Pope Francis commented on “a large Catholic television channel” that speaks ill of the Pope. Clearly EWTN fits this description. And even if it were the case that the Pope had some other Network in mind, EWTN still fits the described error exactly and therefore falls under the same condemnation.
“The Pope wasn’t accusing us of bank robbery; he was accusing someone else.”
“OK, but do you rob banks?”
“Then you deserve the same condemnation.”
Quoted from the substack blog of Mike Lewis:
One of the participants tells the pope about the situation of the Slovak Church and the internal tensions. “Some even see you as heterodox,” he says, “while others idealize you. We Jesuits try to overcome this division.” He asks: “How do you deal with people who look at you with suspicion?”
Pope Francis: “There is, for example, a large Catholic television channel that has no hesitation in continually speaking ill of the pope. I personally deserve attacks and insults because I am a sinner, but the Church does not deserve them. They are the work of the devil. I have also said this to some of them.”
“Yes, there are also clerics who make nasty comments about me. I sometimes lose patience, especially when they make judgments without entering into a real dialogue. I can’t do anything there. However, I go on without entering their world of ideas and fantasies. I don’t want to enter it and that’s why I prefer to preach, preach… Some people accuse me of not talking about holiness. They say I always talk about social issues and that I’m a communist. Yet I wrote an entire apostolic exhortation on holiness, Gaudete et Exsultate.”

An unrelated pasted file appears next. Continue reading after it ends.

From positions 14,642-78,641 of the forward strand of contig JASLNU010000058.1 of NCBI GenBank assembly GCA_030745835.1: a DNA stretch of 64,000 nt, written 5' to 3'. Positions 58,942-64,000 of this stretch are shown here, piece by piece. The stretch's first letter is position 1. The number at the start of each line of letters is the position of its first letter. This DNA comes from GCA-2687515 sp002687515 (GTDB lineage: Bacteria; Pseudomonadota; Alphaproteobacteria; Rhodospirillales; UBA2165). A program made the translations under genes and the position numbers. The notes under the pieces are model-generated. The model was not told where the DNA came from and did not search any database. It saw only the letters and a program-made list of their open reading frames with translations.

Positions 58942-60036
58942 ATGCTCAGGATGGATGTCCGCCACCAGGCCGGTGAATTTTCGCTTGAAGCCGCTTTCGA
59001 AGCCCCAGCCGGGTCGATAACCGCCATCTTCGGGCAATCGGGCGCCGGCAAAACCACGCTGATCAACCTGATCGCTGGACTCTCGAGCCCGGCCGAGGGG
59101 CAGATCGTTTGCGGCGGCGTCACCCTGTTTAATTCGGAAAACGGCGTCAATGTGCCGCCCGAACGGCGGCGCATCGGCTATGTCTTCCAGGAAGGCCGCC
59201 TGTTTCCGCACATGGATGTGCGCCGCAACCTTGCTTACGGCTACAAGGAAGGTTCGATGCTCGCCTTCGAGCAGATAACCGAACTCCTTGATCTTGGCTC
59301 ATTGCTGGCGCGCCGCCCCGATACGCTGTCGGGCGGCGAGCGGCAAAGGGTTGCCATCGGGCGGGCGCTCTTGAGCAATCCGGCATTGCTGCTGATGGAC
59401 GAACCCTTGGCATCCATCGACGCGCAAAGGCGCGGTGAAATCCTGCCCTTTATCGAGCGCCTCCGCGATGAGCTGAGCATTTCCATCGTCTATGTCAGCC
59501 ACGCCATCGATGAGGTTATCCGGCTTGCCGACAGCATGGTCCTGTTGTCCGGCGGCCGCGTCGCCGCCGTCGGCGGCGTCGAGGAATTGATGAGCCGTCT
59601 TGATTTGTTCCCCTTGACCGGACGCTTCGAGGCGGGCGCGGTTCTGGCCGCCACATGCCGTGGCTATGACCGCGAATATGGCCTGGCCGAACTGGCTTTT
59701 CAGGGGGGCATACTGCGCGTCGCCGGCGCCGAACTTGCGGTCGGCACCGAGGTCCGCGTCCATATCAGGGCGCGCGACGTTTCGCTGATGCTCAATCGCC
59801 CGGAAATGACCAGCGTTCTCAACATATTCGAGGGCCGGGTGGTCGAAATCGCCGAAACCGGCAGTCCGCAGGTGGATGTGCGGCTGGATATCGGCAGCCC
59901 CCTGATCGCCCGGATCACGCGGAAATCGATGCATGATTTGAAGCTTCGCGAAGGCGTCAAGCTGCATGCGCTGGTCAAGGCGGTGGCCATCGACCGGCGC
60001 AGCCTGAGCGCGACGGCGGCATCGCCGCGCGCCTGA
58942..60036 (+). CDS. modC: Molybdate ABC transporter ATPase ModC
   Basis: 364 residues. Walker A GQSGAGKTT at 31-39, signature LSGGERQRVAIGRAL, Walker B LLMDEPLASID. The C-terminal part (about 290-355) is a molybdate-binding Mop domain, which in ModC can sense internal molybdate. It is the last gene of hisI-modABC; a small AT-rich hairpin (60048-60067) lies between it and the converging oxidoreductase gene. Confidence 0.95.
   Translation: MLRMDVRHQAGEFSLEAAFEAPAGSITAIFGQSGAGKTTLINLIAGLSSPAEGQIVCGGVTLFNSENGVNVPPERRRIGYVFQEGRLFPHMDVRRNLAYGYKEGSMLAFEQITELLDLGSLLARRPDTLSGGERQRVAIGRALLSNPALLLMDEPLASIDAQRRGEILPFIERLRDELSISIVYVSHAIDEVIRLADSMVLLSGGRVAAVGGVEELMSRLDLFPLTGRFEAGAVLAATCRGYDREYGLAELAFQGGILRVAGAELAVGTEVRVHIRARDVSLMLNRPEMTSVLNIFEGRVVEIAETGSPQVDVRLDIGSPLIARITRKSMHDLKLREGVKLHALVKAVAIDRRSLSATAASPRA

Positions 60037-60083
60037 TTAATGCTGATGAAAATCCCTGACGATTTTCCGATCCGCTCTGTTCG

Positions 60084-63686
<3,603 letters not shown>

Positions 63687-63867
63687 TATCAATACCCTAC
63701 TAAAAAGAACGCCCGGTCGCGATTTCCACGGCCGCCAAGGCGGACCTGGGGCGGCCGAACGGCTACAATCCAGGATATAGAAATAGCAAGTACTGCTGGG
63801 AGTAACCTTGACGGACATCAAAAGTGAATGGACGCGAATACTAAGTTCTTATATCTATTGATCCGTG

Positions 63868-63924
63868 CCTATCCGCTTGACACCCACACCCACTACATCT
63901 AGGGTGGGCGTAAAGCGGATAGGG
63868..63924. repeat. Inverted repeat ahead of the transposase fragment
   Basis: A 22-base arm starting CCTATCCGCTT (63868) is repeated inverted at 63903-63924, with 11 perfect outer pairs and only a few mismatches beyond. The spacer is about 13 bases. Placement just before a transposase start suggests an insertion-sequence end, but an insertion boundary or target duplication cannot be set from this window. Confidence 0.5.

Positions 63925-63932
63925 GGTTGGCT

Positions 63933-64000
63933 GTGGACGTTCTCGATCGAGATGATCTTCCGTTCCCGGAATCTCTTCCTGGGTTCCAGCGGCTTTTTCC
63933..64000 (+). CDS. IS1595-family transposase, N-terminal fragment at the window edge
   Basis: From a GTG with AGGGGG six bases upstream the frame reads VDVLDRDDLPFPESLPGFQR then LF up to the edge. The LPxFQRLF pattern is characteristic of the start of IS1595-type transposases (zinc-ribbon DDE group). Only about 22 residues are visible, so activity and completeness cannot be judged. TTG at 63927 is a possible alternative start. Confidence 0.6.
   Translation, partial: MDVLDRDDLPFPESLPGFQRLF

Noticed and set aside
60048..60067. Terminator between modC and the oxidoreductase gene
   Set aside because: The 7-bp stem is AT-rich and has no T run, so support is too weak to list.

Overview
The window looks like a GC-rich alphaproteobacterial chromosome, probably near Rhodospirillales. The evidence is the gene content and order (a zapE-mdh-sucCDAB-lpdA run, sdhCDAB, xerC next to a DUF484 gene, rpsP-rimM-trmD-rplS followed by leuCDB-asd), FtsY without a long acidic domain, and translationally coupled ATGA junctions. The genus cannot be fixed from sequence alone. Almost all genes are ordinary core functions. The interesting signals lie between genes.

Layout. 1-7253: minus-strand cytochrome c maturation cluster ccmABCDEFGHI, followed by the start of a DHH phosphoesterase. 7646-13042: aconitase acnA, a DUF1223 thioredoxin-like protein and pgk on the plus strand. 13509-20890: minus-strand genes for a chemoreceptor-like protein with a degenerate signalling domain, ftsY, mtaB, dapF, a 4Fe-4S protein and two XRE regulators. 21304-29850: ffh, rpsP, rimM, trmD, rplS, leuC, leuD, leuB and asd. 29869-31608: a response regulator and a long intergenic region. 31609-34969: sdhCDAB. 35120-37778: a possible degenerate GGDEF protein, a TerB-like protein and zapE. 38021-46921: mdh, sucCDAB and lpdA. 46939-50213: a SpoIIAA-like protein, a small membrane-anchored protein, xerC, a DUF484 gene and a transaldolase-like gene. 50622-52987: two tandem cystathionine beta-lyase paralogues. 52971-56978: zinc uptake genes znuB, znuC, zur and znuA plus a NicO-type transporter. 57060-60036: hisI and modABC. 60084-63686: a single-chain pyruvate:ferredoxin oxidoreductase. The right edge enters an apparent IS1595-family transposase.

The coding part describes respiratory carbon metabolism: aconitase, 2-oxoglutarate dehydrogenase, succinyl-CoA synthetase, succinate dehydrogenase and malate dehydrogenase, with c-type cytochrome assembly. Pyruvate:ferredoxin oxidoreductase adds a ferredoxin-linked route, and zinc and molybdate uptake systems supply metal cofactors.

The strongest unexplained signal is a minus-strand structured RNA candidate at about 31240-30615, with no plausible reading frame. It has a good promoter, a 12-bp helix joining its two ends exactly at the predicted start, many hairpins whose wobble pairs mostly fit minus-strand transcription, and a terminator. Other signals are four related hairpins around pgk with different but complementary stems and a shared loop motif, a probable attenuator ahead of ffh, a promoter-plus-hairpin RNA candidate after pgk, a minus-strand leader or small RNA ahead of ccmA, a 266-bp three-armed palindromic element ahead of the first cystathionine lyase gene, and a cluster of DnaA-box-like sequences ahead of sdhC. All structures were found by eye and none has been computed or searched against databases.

Mike thinks the Pope is talking about EWTN, and I’m sure he’s right. And if EWTN is doing the work of the devil by constantly attacking the Pope, then what should we say about those website that speak worse about the Pope? OnePeterFive.com, Taylor Marshall’s book Infiltration, Rorate Caeli, Fr. Z., LifeSiteNews, ChurchMilitant, and many others. They do worse than EWTN, and the Pope says EWTN does the work of the devil in so far as they are unjustly attacking the Pope. And these attacks, these accusations are not merely criticisms nor disagreements on noninfallible matters. They are accusations of grave failures of faith and grave errors on doctrine and discipline contrary to the dogmas of the Church on the indefectibility of the Church, the never failing faith of the Pope, and the unblemished Apostolic See.
Notice the distinction that the Pope makes: “I personally deserve attacks and insults because I am a sinner, but the Church does not deserve them.” A Pope can sin, even mortally, though I know of no mortal sins (objectively grave sins) by Pope Francis. So he excludes this from what he calls the work of the devil. If a Pope takes a mistress, like Pope Alexander VI was reputed to have done, then he can be criticized for that personal grave sin. His venial sins should generally not be the subject of anyone’s criticism. Are you yourself are free from even venial sin? No, you are not.
But when you accuse the Pope of grave failures of faith or grave errors on doctrine or discipline, you have no defense. It is dogma that no Pope can fail in faith nor err gravely in exercising the Keys of Peter, even non-infallibly. The Holy Spirit protects the official decisions of the Pope on doctrine and discipline from grave errors in what is non-infallible and from all errors in what is infallible.